Nick Hanauer’s TED talk—the one that apparently was “banned” (i.e., not immediately released on the TED site but available on YouTube)—makes the argument that middle class consumers, not businesses, create jobs. Consumo ergo sum, as Fr. Robert Sirico describes the general attitude in his new book, Defending the Free Market: The Moral Case for a Free Economy. Hanauer says it is “disingenuous” to attribute job creation to the wealthy when in fact it is the middle class, armed with sufficient spending power (i.e., wealth taken from the rich and redistributed), that drives up demand for products and thus creates jobs. Creating new jobs, Hanauer points out, is the “last resort” of businesses—only when demand outpaces production capacity will a business hire new workers.
Though roughly stated, Hanauer’s talk offers nothing very new or surprising. Other than his partisan indictment of Republicans and non-Keynesians more generally, there is certainly nothing incendiary or even particularly provocative about his ideas. Besides, Hanauer is an entrepreneur, not an economist, and his talk was only five minutes long. It would be unfair, then, to impugn him for failing to point out that Americans have already cracked the code of affluence and now enjoy an abundance of it. Tyler Cowen explains that America picked all the “low hanging fruit” in the decades following World War II. Compared to 1950, we expend half as much labor for a gallon of milk, a third as much for a kilowatt of electricity, a quarter as much for an hour of air travel, a fifth as much for a refrigerator, a seventh for a three-pound chicken, a tenth for a home air conditioner, and a fiftieth for the cost of a coast-to-coast phone call. We “have access to penicillin, air travel, good cheap food, the Internet and virtually all of the technical innovations that [Bill] Gates does,” Cowen observes. We have so much affluence, in fact, that John Kenneth Galbraith complained that man’s desires were “no longer even evident to him,” and that modern Americans “needed an adman to tell them what they wanted.”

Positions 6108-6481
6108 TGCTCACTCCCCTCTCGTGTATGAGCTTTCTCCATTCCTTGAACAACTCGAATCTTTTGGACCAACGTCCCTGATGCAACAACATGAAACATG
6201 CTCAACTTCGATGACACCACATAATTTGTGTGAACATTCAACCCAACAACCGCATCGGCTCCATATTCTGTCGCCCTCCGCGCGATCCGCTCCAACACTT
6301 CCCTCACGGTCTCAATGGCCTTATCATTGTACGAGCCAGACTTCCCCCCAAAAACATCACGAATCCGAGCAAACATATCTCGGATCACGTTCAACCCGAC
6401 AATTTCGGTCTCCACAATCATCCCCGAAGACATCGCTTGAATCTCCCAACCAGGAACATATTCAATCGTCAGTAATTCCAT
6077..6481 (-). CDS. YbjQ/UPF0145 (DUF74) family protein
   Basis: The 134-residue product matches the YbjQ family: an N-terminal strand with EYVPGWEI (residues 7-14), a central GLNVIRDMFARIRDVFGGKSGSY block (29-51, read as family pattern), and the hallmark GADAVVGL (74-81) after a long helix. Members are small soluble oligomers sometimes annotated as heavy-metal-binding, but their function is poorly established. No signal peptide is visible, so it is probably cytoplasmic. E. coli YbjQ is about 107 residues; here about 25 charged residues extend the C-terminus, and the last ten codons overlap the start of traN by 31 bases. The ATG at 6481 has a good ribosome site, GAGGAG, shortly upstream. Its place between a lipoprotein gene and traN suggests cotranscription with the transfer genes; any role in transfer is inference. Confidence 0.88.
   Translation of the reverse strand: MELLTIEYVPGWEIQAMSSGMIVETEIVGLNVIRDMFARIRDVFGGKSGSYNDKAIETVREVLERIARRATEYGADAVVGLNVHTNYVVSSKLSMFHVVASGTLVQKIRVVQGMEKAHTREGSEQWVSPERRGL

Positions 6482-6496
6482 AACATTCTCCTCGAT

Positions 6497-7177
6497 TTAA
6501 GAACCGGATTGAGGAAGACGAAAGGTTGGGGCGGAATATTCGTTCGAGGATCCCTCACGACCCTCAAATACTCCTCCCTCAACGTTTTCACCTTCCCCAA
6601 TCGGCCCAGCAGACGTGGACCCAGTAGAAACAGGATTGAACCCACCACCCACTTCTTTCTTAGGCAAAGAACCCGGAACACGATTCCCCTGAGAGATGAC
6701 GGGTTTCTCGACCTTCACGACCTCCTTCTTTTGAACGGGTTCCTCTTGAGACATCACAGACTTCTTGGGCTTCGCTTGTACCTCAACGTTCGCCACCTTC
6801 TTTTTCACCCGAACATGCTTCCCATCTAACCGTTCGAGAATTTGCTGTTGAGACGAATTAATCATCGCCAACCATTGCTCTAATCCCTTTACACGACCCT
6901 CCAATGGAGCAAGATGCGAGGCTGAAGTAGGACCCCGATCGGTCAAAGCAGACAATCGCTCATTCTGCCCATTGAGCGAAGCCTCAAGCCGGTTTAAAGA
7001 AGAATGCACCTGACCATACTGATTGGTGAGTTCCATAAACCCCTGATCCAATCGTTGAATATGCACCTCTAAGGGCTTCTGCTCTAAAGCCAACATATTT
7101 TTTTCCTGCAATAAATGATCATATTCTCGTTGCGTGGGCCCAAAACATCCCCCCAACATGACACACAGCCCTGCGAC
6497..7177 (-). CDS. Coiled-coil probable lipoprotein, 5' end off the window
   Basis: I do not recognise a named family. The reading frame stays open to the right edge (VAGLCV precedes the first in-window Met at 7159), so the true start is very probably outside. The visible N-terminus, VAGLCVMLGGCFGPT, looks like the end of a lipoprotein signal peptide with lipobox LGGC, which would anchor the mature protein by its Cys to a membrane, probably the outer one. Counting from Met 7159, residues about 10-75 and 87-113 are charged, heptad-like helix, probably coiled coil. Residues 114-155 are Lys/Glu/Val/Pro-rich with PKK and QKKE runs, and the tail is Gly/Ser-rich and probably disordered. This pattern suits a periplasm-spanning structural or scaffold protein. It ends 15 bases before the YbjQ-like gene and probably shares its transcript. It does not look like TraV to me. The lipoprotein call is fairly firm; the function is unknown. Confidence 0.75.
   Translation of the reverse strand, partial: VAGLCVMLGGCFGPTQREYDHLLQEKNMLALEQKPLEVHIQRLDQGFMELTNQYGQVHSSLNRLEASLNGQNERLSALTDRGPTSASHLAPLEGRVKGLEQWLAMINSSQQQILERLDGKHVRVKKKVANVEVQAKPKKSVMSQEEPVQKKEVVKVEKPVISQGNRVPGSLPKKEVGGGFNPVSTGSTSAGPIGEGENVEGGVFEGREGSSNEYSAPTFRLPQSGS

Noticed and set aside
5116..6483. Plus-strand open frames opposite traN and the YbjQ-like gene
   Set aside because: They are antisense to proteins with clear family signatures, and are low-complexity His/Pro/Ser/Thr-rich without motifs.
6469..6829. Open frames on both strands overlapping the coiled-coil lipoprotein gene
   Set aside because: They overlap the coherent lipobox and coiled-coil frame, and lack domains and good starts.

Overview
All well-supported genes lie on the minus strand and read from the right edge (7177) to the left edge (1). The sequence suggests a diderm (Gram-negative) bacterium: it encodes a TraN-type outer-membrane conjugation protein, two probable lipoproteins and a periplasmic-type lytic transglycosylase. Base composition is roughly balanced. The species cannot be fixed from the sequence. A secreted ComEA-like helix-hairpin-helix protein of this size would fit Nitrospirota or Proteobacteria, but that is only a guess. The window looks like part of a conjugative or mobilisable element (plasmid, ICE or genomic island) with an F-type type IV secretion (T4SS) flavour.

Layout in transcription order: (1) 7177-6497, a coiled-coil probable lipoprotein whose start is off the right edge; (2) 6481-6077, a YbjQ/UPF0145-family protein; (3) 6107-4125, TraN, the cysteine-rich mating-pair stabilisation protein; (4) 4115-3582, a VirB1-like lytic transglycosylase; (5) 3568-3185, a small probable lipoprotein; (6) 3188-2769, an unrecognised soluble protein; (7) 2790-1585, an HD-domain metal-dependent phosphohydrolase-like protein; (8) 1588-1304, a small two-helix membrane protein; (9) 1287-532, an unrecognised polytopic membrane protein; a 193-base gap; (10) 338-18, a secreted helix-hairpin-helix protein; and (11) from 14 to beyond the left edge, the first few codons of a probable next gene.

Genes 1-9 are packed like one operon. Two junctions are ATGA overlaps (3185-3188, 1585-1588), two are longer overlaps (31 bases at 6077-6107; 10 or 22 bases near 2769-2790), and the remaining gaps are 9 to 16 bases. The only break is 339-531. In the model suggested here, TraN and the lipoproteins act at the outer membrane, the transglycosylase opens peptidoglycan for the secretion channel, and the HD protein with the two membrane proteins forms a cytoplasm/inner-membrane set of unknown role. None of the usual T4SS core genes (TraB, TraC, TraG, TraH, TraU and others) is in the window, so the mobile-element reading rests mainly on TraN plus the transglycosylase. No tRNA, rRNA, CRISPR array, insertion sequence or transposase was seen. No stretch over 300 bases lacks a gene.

Like Hanauer, I’m not qualified to challenge an entire school of economic thought, but let me pose this question: If Galbraith was right and modern Americans by and large are free from poverty classically understood (though not free from the modern liberal recasting of poverty as that “new and deeper searing” that arises with “envy of his neighbor’s new car”), then what meaningful economic progress is yet to be made? The modern economic problem, in my humble estimation, is precisely that, without continued innovation and entrepreneurial risk-taking, we would be left to conclude that the project of economic innovation and production is substantially done and that what’s left is to proceed with divvying up the loot. That is, Hanauer seems to suggest the fact that demand is high has nothing to do with the fact of innovation and entrepreneurial risk-taking—as if there was a demand for tablet computers before Steve Jobs created the iPad. While further prosperity is left to be had, Cowen points out, it will come only with increased investments of skill, capital, risk, and innovation. If there is merit to Keynesian theory, certainly it reached its peak in the mid-20th century when America was flooded with supply—the “low hanging fruit” which Cowen says we’ve gotten sick on. The need to incentivize new kinds of products and services, it seems to me, can only increase in an affluent society where the routine necessities of life—as well as a lot of really cool toys—are cheap and abundant.